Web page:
How Long to Keep Financial Records

Do you love throwing out unneeded paperwork and other clutter, or are you a packrat? When it comes to your financial records, it’s probably best to be somewhere in between – dispose of records when you can, but not before. How long you should keep financial records depends on the action or event that the document memorializes.

For tax records, you should keep copies of your filed income tax returns permanently, including amended returns. Keep documents that support an item of income, deductible expense, or credit until the statute of limitation has expired for that tax year. The statute of limitations is the period of time within which you can amend your tax return to claim a credit or refund, or the IRS can assess additional tax, usually three (3) years. 

The IRS provides more detailed information about the statutes of limitation that apply to income tax return documents:

  1. Keep records for three (3) years after the original filing deadline, unless #4, #5, or #6, below, apply to you.
  2. Keep records for three (3) years from the date you filed your original return or two (2) years from the date you paid the tax, whichever is later, if you file an amended tax return.
  3. Keep records for seven (7) years if you file a claim for a loss from worthless securities or bad debt deduction.
  4. Keep records for six (6) years if you do not report income that you should report, and it is more than 25% of the gross income shown on your return.
  5. Keep records indefinitely if you do not file a return.
  6. Keep records indefinitely if you file a fraudulent return.
  7. Keep employment tax records for at least four (4) years after the date that the tax becomes due or is paid, whichever is later.

As usually happens with taxes, there are exceptions. For example, tax-related and other records relating to property should be kept until the statute of limitation expires for the year in which you dispose of the property. You will need these records to figure any depreciation deduction and to figure the adjusted basis and the gain or loss when you sell or otherwise dispose of the property. Records for nontaxable property exchanges should be kept for the old property that you gave up, as well as on the new property, until the period of limitations expires for the year in which you dispose of the new property.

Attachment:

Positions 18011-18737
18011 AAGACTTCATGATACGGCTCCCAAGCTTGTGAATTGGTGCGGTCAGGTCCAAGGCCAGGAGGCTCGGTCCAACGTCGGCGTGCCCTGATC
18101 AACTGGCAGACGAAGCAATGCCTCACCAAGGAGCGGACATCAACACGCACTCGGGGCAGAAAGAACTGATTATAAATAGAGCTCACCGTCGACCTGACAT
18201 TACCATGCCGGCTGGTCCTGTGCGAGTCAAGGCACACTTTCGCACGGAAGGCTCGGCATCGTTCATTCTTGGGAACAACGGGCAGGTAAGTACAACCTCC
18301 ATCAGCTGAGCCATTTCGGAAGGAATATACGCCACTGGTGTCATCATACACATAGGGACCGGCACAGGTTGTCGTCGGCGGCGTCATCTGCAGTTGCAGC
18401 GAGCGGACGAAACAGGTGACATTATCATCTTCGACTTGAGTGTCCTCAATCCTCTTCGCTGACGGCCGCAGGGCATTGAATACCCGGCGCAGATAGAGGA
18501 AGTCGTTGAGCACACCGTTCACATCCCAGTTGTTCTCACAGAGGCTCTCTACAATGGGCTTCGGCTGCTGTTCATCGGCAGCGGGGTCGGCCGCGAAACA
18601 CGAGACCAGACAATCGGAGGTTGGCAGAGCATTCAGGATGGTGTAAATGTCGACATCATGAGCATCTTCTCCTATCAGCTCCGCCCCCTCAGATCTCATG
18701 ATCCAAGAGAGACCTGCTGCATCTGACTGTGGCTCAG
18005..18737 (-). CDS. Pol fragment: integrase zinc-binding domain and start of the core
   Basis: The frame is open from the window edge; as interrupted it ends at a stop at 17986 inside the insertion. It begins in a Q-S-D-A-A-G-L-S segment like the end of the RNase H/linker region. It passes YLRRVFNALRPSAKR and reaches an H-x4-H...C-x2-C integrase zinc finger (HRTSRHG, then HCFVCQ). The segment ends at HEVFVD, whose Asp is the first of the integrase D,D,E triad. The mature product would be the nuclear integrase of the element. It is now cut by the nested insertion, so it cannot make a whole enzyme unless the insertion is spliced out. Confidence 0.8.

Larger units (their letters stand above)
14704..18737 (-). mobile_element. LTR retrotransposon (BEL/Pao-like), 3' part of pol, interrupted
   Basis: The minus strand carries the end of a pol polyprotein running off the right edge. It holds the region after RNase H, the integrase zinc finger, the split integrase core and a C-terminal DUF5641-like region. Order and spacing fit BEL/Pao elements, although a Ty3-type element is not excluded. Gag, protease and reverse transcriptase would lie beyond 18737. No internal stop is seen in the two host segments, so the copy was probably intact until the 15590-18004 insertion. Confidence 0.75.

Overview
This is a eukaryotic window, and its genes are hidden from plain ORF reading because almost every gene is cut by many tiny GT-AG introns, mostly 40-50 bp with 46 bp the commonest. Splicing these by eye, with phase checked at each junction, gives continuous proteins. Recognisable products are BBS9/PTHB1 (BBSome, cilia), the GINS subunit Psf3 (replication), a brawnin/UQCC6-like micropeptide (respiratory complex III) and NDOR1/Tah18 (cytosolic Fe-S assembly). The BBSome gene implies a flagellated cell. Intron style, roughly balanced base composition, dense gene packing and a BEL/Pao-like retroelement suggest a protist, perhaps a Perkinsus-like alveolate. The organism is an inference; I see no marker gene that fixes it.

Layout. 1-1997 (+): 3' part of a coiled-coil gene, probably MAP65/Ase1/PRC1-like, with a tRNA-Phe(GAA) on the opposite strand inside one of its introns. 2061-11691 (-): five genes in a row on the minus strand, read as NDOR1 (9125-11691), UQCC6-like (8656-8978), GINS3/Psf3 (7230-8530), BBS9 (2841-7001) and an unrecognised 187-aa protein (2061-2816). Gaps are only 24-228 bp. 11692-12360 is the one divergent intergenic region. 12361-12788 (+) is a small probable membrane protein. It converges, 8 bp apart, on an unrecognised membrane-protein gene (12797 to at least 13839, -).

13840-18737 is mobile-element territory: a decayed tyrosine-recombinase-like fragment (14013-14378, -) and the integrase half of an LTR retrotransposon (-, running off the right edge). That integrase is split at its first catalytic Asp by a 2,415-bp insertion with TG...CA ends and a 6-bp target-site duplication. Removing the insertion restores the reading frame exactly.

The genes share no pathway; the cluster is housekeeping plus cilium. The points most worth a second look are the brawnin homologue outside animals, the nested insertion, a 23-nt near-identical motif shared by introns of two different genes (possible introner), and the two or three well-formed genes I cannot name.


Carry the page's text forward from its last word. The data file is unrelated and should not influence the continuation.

Records no longer needed for tax purposes might be needed for another reason. Do not discard them until you check on whether you have to keep them longer for other purposes. For example, your insurance company or creditors may require you to keep some documents longer than the IRS does.

Need more details about whether you’re throwing out too much or you’re being a packrat? The IRS has them for your at https://www.irs.gov/businesses/small-businesses-self-employed/how-long-should-i-keep-records.

Has It Been Eight Years Already?

This past Monday was the eighth anniversary of quitting my corporate J.O.B. and starting my own business. It wasn’t an easy or quick process. I’ve learned a lot and adjusted my approach along the way based on feedback from clients and other business owners. I’ve benefitted from tenacity and serendipity and achieved my business and personal goals. Plus, I’ve had some fun along the way. The fun is probably why the time has flown by so quickly.

Anniversaries are worth celebrating, as well as the perfect time for reflection. That date on the calendar reminds us to step back to assess our progress, identify areas of potential improvement, and update our goals. Businesses that survive long enough to celebrate many anniversaries are the same ones that invest time and effort on these four activities:

  1. Plan to Meet Defined Objectives

A business plan is a road map to get where you want to go and help to keep your “Eye on The Prize.” Unless you know what you’re reaching for, you can’t grab it. Set your overall objectives and describe the detailed steps to achieve them. Set interim milestones along the way to help measure your progress and keep you motivated.

  1. Execute Your Plan

Actively work through the detailed steps in your plan. It’s exhilarating to achieve goals and move forward. Executing your plan also gives you opportunities to get more information. Use added information to adapt your plan and make course corrections. Also, listen to how your network receives your message and adjust the wording to get your message across better.

  1. Outsource Needs You Can’t (or Shouldn’t) Meet

Be realistic about aspects of your business where you do not have the necessary expertise or can’t take the time away from your core business to do yourself. Legal, accounting, and social media are some areas where engaging an expert can accomplish specialized tasks, free up your time, and prevent you from making costly mistakes.

  1. Give Back

Answering general questions in your area of expertise and presenting at workshops are ways that you can share knowledge with your network and establish your credibility. Sharing tips and perspective helps to create your brand and draw people to you and your business. Being generous is often its own reward, over the long run.

The last eight years of having my own business have been hard work, fun, and rewarding – all at the same time. It takes a lot more than investing in the four activities described above to be successful. But businesses that invest in planning, executing, outsourcing, and giving back increase the chances that they will celebrate anniversaries for years to come.